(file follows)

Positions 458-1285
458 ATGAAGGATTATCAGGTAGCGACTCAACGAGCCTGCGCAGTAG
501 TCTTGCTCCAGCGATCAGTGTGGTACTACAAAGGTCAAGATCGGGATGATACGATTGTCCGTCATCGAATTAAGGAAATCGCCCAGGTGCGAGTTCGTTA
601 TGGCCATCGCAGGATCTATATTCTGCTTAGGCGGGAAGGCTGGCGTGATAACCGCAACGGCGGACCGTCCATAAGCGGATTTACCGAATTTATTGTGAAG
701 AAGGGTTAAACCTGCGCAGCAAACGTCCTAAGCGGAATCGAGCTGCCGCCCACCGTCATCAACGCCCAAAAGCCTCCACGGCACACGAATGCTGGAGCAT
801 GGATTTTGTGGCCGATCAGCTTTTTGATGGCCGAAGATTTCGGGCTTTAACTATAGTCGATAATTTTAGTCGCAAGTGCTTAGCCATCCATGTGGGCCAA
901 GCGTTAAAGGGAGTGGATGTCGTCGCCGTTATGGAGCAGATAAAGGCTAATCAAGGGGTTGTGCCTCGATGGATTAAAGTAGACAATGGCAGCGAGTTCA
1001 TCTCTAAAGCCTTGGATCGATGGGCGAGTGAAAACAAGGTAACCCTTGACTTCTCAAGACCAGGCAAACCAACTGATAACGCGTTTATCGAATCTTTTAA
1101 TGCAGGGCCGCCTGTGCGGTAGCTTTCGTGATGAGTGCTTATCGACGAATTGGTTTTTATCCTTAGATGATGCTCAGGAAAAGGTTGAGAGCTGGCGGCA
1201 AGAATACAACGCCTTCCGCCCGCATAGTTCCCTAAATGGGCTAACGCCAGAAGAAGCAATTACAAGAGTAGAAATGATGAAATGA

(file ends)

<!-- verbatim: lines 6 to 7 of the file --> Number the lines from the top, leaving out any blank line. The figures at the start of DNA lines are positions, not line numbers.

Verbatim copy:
801 GGATTTTGTGGCCGATCAGCTTTTTGATGGCCGAAGATTTCGGGCTTTAACTATAGTCGATAATTTTAGTCGCAAGTGCTTAGCCATCCATGTGGGCCAA
901 GCGTTAAAGGGAGTGGATGTCGTCGCCGTTATGGAGCAGATAAAGGCTAATCAAGGGGTTGTGCCTCGATGGATTAAAGTAGACAATGGCAGCGAGTTCA